Pubs are not a special case - so don't target home drinkers
PUBLISHED: 10:16 07 September 2019 | UPDATED: 10:16 07 September 2019
I love pubs. With a little less self-discipline, I'd live in one.
I love the conversation, the fellowship, the history, the booze, the food, the quiz nights, the live music...everything.
I particularly love those pubs that have read the runes and evolved, providing what people want, not what they used to want in the 1950s.
But how far is it possible - or justifiable - to go to protect pubs from closure?
A think tank (no doubt full of some pretty brainy fish) has suggested alcohol in supermarkets should be taxed at a higher rate than booze sold in pubs.
According to the Social Market Foundation (SMF), a "pub relief" would make drinking at home less affordable and support the pub sector.
The idea is to shift taxation towards high-strength drinks bought to guzzle at home, away from weaker drinks bought in pubs and bars.
I'm calling "time!" on this, before it gets out of hand.
I object to having to pay more as part of a social engineering experiment to persecute home drinkers and prop up pubs.
It feels like robbing Peter to pay Paul.
Supermarkets (yes, even the Devil incarnate, Tesco) are as much a part of the community as pubs and shops. They help to drive the local economy, provide affordable food and other household goods in one place.
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They are also social hubs, where people bump into friends and neighbours. With so many post offices, banks and community centres closed, it's no bad thing to have these times of human society - even next to the loose vegetables.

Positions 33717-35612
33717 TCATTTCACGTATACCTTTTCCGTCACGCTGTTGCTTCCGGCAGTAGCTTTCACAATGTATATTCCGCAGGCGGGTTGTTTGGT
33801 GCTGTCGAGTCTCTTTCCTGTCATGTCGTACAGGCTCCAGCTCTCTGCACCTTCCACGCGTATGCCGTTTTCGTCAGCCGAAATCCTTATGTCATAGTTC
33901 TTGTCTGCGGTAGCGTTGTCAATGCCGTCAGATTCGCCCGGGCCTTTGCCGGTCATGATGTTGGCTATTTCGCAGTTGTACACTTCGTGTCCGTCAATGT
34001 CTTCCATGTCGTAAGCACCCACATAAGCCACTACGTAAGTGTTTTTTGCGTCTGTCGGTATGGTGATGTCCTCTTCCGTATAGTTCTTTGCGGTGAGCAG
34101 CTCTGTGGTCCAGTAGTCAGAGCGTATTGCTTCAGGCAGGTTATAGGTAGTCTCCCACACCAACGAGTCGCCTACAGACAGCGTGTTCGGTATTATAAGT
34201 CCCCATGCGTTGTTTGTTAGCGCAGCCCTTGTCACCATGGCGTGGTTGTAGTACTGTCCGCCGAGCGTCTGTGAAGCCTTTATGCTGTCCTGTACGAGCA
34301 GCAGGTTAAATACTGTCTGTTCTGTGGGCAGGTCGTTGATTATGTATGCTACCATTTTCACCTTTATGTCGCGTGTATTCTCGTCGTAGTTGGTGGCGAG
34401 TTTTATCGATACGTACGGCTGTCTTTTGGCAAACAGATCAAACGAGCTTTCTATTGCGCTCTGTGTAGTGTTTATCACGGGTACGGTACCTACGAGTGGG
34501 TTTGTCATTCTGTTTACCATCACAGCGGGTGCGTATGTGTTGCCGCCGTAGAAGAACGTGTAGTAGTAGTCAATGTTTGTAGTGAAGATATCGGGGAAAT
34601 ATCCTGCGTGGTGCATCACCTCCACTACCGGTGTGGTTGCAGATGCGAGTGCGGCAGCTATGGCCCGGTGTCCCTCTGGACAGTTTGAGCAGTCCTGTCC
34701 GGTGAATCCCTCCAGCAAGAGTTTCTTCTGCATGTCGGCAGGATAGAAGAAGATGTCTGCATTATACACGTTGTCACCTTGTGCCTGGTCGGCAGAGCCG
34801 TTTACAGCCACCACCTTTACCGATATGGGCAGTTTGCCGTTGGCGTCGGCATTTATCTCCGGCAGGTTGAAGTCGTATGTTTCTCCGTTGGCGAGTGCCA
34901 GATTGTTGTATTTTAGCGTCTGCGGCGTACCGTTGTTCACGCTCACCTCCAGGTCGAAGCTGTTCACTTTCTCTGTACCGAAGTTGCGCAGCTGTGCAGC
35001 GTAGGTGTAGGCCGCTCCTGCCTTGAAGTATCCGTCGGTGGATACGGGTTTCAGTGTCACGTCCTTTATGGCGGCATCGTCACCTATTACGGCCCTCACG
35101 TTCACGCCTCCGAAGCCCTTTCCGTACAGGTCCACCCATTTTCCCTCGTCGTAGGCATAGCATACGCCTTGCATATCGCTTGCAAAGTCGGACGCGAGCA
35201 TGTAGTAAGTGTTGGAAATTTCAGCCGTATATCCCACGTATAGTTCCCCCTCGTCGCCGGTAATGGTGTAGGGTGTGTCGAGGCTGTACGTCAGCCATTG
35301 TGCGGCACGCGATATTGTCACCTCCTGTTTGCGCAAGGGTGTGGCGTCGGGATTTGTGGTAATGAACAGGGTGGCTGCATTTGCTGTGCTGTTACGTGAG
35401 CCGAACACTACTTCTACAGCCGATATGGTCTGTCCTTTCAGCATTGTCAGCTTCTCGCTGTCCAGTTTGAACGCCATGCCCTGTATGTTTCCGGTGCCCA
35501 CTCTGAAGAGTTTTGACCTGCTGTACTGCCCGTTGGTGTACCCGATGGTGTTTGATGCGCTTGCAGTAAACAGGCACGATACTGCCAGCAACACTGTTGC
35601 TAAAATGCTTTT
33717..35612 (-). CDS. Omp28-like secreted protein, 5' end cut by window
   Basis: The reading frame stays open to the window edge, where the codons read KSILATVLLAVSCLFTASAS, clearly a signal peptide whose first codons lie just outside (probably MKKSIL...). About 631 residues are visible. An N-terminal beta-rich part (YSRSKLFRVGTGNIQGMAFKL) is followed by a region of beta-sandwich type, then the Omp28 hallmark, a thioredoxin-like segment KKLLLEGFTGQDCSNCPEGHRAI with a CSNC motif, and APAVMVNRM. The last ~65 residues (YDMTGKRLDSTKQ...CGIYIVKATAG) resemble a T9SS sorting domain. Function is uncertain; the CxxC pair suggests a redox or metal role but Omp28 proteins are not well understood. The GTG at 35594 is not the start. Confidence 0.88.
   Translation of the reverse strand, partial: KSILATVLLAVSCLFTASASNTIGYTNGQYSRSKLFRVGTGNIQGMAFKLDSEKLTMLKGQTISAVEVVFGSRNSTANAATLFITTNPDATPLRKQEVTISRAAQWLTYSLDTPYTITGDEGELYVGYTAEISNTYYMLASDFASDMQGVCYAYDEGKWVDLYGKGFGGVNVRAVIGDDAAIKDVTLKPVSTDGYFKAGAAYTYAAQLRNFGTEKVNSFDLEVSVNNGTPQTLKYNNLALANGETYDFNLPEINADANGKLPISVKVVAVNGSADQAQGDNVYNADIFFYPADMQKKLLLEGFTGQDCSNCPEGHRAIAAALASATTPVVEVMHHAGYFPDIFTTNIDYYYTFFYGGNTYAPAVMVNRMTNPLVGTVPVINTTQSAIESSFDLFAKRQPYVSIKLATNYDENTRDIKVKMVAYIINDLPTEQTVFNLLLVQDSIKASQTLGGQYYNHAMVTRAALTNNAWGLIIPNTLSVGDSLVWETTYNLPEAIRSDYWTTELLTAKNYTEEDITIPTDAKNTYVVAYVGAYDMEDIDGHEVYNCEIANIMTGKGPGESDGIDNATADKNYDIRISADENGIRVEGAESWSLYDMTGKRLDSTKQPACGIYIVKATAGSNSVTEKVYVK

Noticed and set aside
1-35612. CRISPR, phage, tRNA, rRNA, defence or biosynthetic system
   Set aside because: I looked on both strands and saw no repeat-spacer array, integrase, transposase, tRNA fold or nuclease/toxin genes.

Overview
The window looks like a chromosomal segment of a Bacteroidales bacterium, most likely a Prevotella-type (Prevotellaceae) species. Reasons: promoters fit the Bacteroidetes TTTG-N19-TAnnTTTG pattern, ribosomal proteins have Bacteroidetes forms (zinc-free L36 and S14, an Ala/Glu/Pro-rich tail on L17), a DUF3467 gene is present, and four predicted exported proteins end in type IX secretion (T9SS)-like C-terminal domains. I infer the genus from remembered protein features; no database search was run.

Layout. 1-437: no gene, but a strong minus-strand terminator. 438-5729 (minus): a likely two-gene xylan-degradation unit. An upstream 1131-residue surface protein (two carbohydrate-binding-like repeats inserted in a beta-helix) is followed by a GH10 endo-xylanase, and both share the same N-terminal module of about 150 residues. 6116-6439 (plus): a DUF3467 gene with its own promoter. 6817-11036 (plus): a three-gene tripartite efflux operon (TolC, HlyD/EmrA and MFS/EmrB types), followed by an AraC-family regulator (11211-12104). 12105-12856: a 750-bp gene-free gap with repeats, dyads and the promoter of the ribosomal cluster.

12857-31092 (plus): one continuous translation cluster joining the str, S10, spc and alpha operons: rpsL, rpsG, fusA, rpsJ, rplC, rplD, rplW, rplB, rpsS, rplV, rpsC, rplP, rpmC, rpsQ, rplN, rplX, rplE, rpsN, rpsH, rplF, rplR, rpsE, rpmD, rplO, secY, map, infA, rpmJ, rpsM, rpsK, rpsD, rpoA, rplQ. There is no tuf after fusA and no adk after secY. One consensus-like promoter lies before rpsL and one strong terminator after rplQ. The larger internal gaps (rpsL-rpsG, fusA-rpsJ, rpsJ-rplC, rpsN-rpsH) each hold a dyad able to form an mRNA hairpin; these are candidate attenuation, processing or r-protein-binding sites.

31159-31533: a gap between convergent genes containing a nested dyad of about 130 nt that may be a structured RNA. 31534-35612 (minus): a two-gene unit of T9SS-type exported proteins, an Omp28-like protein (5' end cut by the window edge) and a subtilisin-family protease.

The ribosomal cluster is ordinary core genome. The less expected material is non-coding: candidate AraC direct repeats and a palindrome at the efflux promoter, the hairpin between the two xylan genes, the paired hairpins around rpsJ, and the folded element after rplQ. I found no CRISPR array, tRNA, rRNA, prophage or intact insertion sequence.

Above all, they are damned convenient.
Sorry, however much we put on our sepia-tinted contact lenses and yearn for the days of high streets jam-packed with independent stores, these days we mostly want to get our shopping trolleyed, scanned, bagged, home and in the fridge in under an hour.
I also don't want to pay through the nose.
If I fancy an evening in with a couple of beers, I'll go to Tesco and buy a Sierra Nevada Pale Ale and a Thornbridge Jaipur for under £5. If I fancy an evening out, I'll go to The Plasterers Arms or the Fat Cat Brewery Tap and buy a couple of pints for £5-plus each.
I expect to pay less to drink at home, because I do not operate a pub - with wages, overheads and the many attractions that are part of the offer. And I expect to pay more in pubs because they are awesome.
Unfortunately, pubs will never survive on sentiment alone. They are part of the ruthless capitalist system that means the survival of the fittest.
We have all seen countless examples in recent years of pubs shutting. Most of the time, it is because not enough money is being spent there - ie, they don't get enough customers.
It's sad, but sometimes it's because the landlords or owners haven't recognised or responded to changes in people's habits. It might be providing better food, giving the building a revamp, or improving the range of beers, gins and rums.
However much I love pubs, I object to the idea of artificially supporting them at the expense of others - supermarkets and their customers.
I reckon some of the most vibrant and switched-on pubs - including those mentioned above - would agree.
The sad truth is that many more pubs will close in the coming years. It sucks, but it's unstoppable.
The best ones will continue to thrive, regardless of whether cheap alcohol is available at Asda or Aldi.